The workshop will be led by Japanese garden expert John Powell, the first Westerner selected to train with the garden staff of the prestigious Adachi Museum of Art, widely acknowledged as having one of the world’s best Japanese gardens. Other garden experts from the region and across North America will assist.

Garden Education Tour: Japanese Gardens in the North Star State

On August 8, a bus tour will visit the Jo-Ryo-en (Garden of Quiet Listening) at Carleton College, Normandale Japanese Garden, and the Seisui Tei (Garden of Pure Water) at the Minnesota Landscape Arboretum.

Four distinct styles of Japanese gardens—hill and pond, dry landscape, stroll garden, and pleasure boating garden—will be examined in three Minnesota gardens adapted to the local climate through plant choice and design. Care of Japanese gardens will be covered. Guests will also be introduced to issues of garden care, and how gardens “care” for people when utilized for therapy and meditation.

This two-day event is also open to the general public.  For more details and to register, visit the event website HERE.  Or contact NAJGA at info@najga.org, tel: (503) 222 1194.

North American Japanese Garden Association Holds Regional Event in Minnesota this August

Manzanar’s Japanese Gardens – Excerpts from the 2014-2015 NAJGA Journal

Creating Beauty Behind Barbed Wire by Jeff Burton and Mary Farrell

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“A desolate prison camp in the high desert seems an unlikely place for a Japanese garden contest, let alone an outstanding collection of Japanese gardens. World War II would seem an unlikely time for Japanese Americans to assert their Japanese heritage. Yet the Japanese Americans incarcerated at the Manzanar Relocation Center, now Manzanar National Historic Site, left a legacy of beauty, resistance, and resilience in Japanese gardens.

The incarceration of almost 120,000 Japanese-Americans — most American citizens — by the US government during World War II is one of the most shameful stories in American history. The “Relocation” removed persons of Japanese ancestry from their homes, schools, and businesses on the West Coast and placed mostly behind barbed wire. Manzanar opened in March 1942 — one of ten camps — to incarcerate more than 10,000 people.

Although this episode managed to stay out of US history books for decades, it has come to light through the efforts of the Japanese-American community, civil rights advocates, historians and archaeologists.

Three of these sites are now part of the National Park Service, which is charged with educating the public to prevent similar government-sponsored racism…..”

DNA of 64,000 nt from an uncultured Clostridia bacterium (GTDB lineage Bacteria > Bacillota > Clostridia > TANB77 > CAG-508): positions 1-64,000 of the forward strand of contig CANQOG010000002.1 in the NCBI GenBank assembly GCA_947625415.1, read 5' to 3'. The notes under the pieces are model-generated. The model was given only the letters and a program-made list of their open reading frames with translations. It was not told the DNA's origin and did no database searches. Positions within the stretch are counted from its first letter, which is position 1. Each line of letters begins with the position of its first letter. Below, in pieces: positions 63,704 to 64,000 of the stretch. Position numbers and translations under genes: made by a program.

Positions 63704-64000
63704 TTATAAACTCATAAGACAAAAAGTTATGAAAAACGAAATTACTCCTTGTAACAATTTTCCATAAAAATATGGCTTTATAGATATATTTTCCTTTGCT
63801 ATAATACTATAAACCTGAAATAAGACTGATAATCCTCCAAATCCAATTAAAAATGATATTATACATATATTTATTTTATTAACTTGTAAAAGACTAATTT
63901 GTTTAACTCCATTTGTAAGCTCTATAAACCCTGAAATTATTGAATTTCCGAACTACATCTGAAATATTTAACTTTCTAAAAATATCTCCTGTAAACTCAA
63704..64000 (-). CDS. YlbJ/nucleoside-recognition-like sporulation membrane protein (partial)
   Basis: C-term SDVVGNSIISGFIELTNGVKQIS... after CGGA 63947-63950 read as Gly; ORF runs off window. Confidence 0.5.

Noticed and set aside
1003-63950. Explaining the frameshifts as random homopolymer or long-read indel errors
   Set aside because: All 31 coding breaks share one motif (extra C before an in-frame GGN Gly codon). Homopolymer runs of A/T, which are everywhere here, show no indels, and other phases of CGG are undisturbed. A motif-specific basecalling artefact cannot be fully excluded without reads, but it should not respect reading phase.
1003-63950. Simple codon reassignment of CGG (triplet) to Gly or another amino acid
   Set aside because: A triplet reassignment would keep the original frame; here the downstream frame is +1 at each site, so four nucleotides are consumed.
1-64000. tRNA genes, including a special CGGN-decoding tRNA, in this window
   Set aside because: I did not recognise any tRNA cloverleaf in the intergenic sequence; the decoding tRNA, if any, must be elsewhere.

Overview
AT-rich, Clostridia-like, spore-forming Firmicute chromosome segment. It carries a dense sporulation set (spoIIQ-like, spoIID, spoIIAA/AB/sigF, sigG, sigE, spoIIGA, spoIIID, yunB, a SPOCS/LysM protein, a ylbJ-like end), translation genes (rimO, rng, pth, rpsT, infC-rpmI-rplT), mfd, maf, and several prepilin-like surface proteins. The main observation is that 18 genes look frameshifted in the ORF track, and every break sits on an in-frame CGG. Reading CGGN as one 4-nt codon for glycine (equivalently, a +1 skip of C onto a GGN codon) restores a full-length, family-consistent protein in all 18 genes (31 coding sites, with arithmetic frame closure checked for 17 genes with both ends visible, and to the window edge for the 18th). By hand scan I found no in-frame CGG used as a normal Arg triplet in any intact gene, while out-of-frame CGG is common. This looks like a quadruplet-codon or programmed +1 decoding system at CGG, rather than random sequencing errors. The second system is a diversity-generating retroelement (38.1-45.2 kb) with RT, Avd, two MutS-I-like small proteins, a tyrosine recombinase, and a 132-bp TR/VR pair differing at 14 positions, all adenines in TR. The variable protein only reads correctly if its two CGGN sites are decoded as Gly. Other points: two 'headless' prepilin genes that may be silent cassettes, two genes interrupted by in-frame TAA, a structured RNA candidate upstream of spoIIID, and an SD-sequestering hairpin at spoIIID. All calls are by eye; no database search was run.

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On the Purpose & Role of Japanese Gardens in American Internment Camps by Seiko Goto, Ph.D.

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“Multiple Japanese gardens were built in all ten internment camps. Japanese gardens in Manzanar Relocation Center have been called “Momoyama-style gardens,” and summarized as an “important means for the expression of Japanese American cultural values within the regimented organization of the camp.” The question arises: why would internees facing such hardship due to their nationality decide to build gardens to express their culture? It is thus important to analyze the purpose and role of Japanese gardens in the internment camp to assess their value….

….Internment is generally the confinement of people done by a government to police people and confiscate their assets. Japanese internment in the United States, however, was unique in that these camps confined people with American citizenship based only on their ethnic background. The camp gardens were also for viewing and living, not solely for food production…

…Conditions and facilities in the camps varied. Administrators in Gila River, Granada, Manzanar, and Topaz supported garden construction and large scale gardens were made in these camps. Small ornamental Japanese gardens, however, were made in all. Poston is notable as the famous Japanese American sculptor Isamu Noguchi became the chief landscape planner…”

Read the full version of these articles in the 2014-2015 NAJGA Journal. The Journal is free to members of the North American Japanese Garden Association. To order additional copies or to order as a non-member, click HERE

Manzanar’s Japanese Gardens – Excerpts from the 2014-2015 NAJGA Journal